Administrators and broadcasters come and go, but there was something different about Wally Foreman.
More than 3000 people filled a stadium in November, 2006, to farewell him after his passing from a heart attack, while his memorial service was broadcast on state-wide radio. It was the largest service of its kind in WA. Why? What was it about this kid from the country that evoked such an overwhelming response from the community?
Wally Foreman grew up in a small country town named Bruce Rock – a place he made famous through his regaling of countless stories from The Rock. He was a career journalist and broadcaster, recognised by name and image, and he fundamentally changed the sporting landscape as the inaugural director of the WA Institute of Sport.
Yet, he was far more than all of that.
Written by his son to Charlotte, the grandaughter he never met, The Legend from Bruce Rock: The Wally Foreman Story details the remarkable, emotional and humorous life of a man who loved and impacted his home state, as much as that state loved and impacted him.
NB: “The Legend from Bruce Rock” is a title borrowed from the poem of the same name, written by Mick Colliss’ and presented at Wally Foreman’s memorial service. The poem can be found here.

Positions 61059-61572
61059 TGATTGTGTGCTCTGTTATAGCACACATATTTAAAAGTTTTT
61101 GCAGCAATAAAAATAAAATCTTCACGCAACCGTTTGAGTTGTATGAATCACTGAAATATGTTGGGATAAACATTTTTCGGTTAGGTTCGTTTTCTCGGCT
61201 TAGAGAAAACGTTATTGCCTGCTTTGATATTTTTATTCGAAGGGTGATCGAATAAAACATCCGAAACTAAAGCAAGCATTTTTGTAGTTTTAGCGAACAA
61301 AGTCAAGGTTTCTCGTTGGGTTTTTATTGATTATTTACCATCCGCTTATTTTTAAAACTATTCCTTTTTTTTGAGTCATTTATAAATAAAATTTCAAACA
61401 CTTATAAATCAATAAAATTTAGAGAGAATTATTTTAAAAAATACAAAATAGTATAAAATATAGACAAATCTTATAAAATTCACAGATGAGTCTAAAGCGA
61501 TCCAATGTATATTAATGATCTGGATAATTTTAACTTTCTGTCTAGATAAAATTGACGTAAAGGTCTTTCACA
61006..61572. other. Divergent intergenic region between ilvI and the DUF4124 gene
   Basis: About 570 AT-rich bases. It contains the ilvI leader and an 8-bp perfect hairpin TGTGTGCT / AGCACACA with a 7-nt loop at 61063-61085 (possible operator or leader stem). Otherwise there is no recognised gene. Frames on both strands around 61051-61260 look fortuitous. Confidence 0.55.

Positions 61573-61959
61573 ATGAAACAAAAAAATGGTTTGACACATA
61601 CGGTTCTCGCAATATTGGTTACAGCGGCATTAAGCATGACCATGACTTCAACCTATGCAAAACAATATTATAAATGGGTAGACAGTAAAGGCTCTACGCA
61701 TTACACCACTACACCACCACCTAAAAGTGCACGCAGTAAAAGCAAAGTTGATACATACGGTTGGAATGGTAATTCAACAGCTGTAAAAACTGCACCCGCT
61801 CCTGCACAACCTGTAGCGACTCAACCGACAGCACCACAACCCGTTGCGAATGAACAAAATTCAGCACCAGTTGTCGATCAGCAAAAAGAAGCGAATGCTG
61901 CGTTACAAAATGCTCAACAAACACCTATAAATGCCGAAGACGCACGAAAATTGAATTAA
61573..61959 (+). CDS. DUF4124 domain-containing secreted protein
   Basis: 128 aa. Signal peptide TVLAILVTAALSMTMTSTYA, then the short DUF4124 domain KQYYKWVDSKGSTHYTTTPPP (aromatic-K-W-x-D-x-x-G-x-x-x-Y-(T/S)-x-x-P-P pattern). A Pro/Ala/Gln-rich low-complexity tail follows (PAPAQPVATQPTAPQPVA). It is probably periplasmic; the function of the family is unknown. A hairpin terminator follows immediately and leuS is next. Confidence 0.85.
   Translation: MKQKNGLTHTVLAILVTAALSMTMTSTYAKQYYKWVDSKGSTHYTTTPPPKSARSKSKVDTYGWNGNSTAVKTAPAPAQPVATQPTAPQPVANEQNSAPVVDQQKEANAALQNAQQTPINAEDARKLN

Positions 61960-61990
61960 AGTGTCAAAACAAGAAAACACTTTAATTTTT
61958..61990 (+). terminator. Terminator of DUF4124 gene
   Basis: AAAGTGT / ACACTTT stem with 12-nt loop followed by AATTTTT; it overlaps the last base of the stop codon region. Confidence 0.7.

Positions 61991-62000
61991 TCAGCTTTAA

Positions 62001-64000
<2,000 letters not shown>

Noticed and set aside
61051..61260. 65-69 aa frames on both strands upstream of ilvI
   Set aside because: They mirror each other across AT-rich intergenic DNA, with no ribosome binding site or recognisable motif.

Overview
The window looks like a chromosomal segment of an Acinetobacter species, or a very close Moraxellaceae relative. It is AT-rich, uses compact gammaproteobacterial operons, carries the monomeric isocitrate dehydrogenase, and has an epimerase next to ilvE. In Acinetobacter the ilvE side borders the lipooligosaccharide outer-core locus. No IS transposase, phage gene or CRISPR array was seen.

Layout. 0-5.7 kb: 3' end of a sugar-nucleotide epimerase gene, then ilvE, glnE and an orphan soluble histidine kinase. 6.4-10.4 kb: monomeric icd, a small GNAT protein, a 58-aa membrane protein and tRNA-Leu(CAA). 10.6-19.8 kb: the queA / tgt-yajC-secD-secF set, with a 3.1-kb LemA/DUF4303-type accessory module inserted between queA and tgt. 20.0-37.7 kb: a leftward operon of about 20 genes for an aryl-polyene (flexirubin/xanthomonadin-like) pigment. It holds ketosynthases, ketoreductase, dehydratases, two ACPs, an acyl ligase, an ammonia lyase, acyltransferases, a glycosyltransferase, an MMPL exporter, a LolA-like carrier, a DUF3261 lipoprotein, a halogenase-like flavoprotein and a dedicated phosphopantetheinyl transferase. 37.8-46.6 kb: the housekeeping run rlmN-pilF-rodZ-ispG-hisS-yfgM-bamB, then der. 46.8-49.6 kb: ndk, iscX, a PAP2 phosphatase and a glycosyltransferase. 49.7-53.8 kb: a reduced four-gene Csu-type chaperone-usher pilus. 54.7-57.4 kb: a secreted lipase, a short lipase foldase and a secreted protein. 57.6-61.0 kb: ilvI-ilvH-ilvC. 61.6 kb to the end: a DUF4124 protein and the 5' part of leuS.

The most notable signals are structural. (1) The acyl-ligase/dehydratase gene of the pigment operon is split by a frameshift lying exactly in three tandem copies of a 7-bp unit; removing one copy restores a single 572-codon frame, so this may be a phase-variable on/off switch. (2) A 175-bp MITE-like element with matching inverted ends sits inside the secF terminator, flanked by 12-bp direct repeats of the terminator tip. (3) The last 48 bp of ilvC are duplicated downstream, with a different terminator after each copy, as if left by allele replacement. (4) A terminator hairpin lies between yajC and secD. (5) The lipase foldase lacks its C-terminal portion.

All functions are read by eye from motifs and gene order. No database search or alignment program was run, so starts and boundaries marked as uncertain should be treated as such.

Wally Foreman was born in Kalgoorlie in 1948 and the family moved shortly after to Bruce Rock – a town that he championed throughout his life.
Foreman was drafted into National Service as a 20-year-old and ended his tenure as a 2Lt, having commanded the respected 3RAR out of South Australia’s Woodside Barracks. His discharge began a journey into the media that resulted in the Wally Foreman most people knew from the airwaves of national broadcaster, the ABC.
Foreman’s life took a sudden turn in the early 1980s when he was asked by the State Government to be the inaugural director of the WA Institute of Sport. It was a position he accepted and held for a record 17 years, overseeing WAIS through tremendous growth and success until he returned to the ABC in 2001.
He remained with the broadcaster until the day he passed away from a heart-attack – 2 November 2006.